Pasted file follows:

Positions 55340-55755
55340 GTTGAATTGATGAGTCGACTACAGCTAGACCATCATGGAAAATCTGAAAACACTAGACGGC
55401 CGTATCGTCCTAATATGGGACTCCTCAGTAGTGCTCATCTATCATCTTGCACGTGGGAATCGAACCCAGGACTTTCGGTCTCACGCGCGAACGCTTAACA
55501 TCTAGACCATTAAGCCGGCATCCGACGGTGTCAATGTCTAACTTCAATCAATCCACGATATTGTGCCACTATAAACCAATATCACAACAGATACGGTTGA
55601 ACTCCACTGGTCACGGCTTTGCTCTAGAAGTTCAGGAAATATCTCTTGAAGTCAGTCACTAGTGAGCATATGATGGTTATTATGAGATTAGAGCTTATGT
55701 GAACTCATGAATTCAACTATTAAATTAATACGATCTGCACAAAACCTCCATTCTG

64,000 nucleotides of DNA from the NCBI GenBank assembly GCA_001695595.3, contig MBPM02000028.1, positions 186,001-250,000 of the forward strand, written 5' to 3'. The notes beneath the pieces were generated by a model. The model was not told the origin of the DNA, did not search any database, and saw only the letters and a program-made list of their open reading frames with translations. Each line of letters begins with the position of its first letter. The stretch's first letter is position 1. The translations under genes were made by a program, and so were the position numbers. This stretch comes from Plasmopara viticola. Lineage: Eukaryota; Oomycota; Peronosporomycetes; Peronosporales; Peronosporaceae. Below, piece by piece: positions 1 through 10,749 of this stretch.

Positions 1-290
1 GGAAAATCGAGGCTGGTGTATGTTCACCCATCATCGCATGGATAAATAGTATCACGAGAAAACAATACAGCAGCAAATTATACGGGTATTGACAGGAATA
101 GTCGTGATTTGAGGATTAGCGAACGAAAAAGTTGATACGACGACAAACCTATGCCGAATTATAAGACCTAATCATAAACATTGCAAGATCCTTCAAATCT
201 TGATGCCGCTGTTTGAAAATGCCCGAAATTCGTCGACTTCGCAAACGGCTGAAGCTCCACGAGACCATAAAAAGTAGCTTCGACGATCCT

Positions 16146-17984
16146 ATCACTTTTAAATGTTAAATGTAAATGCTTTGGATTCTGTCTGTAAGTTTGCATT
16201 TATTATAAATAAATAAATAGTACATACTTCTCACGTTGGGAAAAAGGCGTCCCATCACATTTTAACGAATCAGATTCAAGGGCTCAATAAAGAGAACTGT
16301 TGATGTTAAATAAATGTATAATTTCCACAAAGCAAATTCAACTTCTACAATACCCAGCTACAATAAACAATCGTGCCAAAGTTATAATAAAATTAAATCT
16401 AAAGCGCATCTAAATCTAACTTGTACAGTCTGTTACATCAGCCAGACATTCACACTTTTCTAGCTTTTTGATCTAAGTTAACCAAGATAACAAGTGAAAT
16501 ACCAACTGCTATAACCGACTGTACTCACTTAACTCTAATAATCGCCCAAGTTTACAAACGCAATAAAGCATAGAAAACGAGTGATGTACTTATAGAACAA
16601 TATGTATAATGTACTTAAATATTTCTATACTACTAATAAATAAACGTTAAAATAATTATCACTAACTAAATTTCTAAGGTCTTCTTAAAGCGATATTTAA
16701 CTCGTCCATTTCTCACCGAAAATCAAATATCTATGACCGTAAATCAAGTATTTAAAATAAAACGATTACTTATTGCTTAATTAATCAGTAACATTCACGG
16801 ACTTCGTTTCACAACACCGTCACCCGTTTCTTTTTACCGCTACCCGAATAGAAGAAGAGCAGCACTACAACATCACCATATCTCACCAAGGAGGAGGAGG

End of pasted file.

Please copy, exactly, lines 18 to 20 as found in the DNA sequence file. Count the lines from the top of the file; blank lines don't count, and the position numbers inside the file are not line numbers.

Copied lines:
16601 TATGTATAATGTACTTAAATATTTCTATACTACTAATAAATAAACGTTAAAATAATTATCACTAACTAAATTTCTAAGGTCTTCTTAAAGCGATATTTAA
16701 CTCGTCCATTTCTCACCGAAAATCAAATATCTATGACCGTAAATCAAGTATTTAAAATAAAACGATTACTTATTGCTTAATTAATCAGTAACATTCACGG
16801 ACTTCGTTTCACAACACCGTCACCCGTTTCTTTTTACCGCTACCCGAATAGAAGAAGAGCAGCACTACAACATCACCATATCTCACCAAGGAGGAGGAGG